Rick Santelli may be the greatest spokesman for American socialism since Eugene V. Debs came down the pike.
He's now minimizing on the AIG bonuses, and once again (like every analysis made by CNBC) misses the larger picture. He is doing a pretty good job of making the case for the cause opposite his point of view.
Since his now-famous Chicago Tea Party outburst from the floor of the Chicago Mercantile Exchange in February, CNBC’s Rick Santelli had seemingly disappeared from the spotlight.
However, on CNBC’s March 17 "Squawk Box," Santelli, using similar theatrics, noted that the Obama administration as been very concerned about $165 million in bonuses paid out to American International Group (AIG) executives, even though they were recipients of bailout money from the Troubled Asset Relief Program (TARP).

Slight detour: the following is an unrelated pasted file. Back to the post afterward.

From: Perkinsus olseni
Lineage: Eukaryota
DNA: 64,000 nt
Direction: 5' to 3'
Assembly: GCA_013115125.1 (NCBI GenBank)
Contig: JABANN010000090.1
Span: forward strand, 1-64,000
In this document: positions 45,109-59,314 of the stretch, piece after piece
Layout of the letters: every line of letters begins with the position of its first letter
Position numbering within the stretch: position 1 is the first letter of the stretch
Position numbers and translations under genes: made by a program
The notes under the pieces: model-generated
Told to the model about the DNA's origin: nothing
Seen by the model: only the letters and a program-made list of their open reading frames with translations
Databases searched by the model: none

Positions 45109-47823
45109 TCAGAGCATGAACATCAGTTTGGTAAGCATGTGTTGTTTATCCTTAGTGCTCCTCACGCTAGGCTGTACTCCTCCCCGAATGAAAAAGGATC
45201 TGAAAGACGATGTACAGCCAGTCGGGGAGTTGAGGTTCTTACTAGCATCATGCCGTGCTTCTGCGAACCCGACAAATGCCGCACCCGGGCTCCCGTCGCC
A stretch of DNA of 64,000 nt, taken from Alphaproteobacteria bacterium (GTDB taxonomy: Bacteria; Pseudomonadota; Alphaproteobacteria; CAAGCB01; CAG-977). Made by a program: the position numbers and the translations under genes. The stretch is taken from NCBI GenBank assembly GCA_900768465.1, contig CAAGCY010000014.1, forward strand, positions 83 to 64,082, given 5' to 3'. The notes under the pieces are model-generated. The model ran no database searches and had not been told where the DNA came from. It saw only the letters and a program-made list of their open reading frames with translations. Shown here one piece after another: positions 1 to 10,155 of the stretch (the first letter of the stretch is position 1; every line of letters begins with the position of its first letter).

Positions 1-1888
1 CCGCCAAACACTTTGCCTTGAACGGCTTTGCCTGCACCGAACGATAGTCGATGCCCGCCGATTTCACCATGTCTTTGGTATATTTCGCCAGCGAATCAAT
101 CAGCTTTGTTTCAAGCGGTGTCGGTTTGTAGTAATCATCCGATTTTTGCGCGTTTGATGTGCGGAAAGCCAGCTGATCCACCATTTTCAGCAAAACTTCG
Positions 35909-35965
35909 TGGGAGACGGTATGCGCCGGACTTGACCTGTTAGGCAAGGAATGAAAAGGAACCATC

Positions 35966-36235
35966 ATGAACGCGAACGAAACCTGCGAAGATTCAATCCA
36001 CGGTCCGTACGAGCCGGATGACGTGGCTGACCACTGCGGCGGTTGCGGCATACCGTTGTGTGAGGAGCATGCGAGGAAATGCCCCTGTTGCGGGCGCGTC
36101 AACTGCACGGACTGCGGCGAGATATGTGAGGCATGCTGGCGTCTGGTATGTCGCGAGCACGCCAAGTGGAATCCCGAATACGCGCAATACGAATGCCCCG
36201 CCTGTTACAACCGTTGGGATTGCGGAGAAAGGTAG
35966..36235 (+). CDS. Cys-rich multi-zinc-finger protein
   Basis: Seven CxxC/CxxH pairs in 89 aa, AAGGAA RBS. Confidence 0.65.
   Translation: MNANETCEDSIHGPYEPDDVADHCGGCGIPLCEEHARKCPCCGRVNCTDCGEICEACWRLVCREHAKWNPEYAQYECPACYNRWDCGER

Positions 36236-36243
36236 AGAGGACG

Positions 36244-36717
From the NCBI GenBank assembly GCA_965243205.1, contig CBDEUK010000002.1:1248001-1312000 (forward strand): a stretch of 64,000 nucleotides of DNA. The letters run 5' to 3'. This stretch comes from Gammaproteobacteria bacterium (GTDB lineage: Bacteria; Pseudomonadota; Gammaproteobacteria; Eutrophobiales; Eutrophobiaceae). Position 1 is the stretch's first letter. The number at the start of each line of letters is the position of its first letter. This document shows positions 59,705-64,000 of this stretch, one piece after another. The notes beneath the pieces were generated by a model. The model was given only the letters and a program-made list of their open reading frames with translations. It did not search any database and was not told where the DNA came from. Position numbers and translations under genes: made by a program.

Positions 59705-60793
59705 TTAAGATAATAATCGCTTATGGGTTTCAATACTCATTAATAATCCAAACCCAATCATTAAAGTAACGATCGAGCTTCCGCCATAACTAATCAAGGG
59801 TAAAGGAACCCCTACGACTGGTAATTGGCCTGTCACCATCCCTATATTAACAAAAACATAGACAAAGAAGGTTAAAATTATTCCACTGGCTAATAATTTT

"Now think about it this way – maybe I’m missing something, but the outrage seems to be about ‘M’s – millions of dollars, right? Hundred and sixty five dollars, OK?" Santelli said, as he drew a large capital "M" on a sheet of paper. "I would think that it should be looked at as a pretty big positive because when you go from the ‘M,’ maybe you should try to go to the ‘B’s – which is the billions of dollars. And maybe that’s going to even enlighten for the ‘T’ – trillions of dollars."
Rick is doing great, even though he is a complete douchenozzle. I think he should continue down this path in order to get previously apolitical folks who aren't real attuned to these sorts of economic discussions to really consider - for the first time - the proper relationship of capital to business in our economy. Its true worth, its rate of return.
The vig thats due for the investment.
After all, finance isn't an end in and unto itself, it is a means to an end, and once people realize that once more, they can break the stranglehold of the finance geniuses who got us here.
This is where the Santelli rants come in handy. Every time Rick opens his mouth, he makes a case for regulation and control, driving people away from unfettered corporatism.